Sunday, December 5

Driving in Italy? How many points for a pedestrian?

One of my pet theories - that Naples has some of the best drivers & Milano the worst - has proved true.  Well, almost.  Anyone who has ever rented a car and driven through Naples will tell you, it's an absolute chaotic mess - something not dissimilar to little amoebas in a petri dish knocking around.  But look more closely: those cars that swing at you from every direction, making you appear like a character from the Wacky Races (you know, where the car suddenly sprouts huge springs to boost you above the cars so you can pass them all without incident), rarely ever actually hit each other. [with the exception of them hitting you, so you pull over, and while you're busy discussing, their buddy is depriving you of all your luggage & your purse].


Take a trip to Milan, and fender benders are par for the course.  Personally, I think it's because the roads are so chaotic in Naples, no one has time to ungrip the wheel in order to send text messages; while in stand-still Milano, people don't insomuch drive while talking on the phone, they talk on the phone while they happen to be absent-mindedly driving.
But don't take my word for it: just ask the pedestrians.
The stats were just released on the number of deaths by drivers - and, as the Amici della Polizia Stradale (they have friends?) reported, 'It's a combat zone out there.'  In 2009, there were 4725 victims out there, up 2 points from 2008.  And, just to give you some bare numbers, this translates into 7.859 deaths since 2000 and 205.432 injured - one third of them while walking across those white crosswalks (or hopelessly faded ones, I'm sure).
So, where should you 'cross with (grande) care?'  Distressing at least to this Roman, Lazio takes the lead (106 victims), 2/3 of the victims in Rome alone, followed by Milan's Lombardy region (99) and Emilia Romagna at 67 (very few of those coming from the city of Bologna itself-so go figure).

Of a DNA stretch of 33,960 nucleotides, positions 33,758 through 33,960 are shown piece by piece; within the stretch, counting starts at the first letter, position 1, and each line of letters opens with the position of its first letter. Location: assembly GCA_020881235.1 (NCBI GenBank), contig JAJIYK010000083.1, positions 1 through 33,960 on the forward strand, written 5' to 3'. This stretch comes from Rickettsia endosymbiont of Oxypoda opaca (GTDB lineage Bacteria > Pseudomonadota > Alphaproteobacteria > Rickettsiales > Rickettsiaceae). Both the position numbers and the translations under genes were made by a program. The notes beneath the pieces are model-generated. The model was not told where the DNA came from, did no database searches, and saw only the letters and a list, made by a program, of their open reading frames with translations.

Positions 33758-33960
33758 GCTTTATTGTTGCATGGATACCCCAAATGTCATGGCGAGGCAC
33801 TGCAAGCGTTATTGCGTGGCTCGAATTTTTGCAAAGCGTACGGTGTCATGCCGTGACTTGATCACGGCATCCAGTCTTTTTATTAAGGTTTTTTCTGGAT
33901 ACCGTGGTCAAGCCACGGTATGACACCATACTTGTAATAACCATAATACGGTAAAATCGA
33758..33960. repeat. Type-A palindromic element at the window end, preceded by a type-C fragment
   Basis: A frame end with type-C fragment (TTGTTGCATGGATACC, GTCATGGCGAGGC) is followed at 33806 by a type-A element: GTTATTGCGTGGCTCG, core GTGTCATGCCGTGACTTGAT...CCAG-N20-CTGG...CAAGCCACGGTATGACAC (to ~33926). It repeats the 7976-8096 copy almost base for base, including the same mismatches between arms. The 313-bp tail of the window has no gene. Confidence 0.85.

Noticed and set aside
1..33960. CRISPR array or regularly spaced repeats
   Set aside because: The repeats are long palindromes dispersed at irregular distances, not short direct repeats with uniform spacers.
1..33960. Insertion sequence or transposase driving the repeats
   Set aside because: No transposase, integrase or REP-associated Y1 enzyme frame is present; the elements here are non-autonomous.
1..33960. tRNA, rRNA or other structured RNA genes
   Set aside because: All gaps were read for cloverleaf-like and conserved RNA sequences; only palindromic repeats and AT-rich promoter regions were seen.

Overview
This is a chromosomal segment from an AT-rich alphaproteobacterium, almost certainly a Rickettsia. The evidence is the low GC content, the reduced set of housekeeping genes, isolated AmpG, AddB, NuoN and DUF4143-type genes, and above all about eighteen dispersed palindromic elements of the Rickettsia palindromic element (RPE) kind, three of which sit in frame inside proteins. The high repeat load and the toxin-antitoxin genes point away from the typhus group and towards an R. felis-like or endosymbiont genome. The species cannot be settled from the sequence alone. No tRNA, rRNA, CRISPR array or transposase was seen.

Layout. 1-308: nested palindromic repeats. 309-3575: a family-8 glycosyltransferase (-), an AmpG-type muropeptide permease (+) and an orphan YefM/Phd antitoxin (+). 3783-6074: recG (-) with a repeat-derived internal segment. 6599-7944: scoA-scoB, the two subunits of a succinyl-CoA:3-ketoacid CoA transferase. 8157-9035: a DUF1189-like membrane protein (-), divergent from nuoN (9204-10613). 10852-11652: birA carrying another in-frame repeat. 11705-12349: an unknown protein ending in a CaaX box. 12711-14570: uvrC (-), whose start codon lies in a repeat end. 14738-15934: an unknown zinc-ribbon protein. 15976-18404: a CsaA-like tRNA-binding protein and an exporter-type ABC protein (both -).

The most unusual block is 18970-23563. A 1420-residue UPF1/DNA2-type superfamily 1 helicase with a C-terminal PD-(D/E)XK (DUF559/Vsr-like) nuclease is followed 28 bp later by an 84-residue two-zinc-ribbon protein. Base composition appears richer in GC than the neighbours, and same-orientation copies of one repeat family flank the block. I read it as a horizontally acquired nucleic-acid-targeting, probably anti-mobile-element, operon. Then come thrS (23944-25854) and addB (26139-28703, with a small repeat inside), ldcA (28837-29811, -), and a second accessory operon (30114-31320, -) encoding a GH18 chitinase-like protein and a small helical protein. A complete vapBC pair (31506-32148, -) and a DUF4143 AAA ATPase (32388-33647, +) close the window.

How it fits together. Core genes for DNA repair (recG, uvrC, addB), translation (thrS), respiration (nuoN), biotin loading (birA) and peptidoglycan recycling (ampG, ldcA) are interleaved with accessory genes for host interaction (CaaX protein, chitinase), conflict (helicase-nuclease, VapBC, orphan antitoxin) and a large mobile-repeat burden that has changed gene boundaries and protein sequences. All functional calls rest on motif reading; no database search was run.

And, where is it wise to walk?  Of course, Valle d'Aosta - as close to Switzerland as one can get (2 victims, but few inhabitants too), Molise (3) (if you knew where the heck it even was on a map), and Verona & Bari - really?! (if you've ever driven around Bari you'd understand my surprise) at zero - But here, our Amici make an exception: provided the victims were actually fully accounted for.  Palermo & Naples a respectful 13 & 14 casualties.

Oh-And my theory?  Neapolitans know how to avoid all & sundry while they maniacally dart in & out of traffic -- riding on sidewalks if they have to, only to suddenly squeeze in before cutting down that family of four - also on the sidewalk and perched at 60 km/hour on a Vespa.  In Milan, Trevor got run over by a car frozen in traffic at a standstill.  I rest my case.
The Milanese take any other moving object as a target. Instead of playing squash, it's how they get their nervous energy out.  But, while Naples may be a paradise for pedestrians, take my advice: drive there at your own peril.

Real Time Update to this Post:
On Dec 9th, the State Court of Appeals (in Naples, no less) ruled that if you, the pedestrian, hesitates in your approach to the (clearly faded) white lines, seeing that as you're crossing, a car is shooting at you at 80km/hr, it's your fault if you're run over.
After all, these are the same guys who said if you're raped while wearing jeans, it's clearly consensual [ignoring the obvious that even a guy would take his jeans off if he had a knife to his throat].

1 comment:

Debra said...

Clearly, he who hesitates is lost.
I always position myself beside an Italian and stride out purposefully next to them - not on the car side.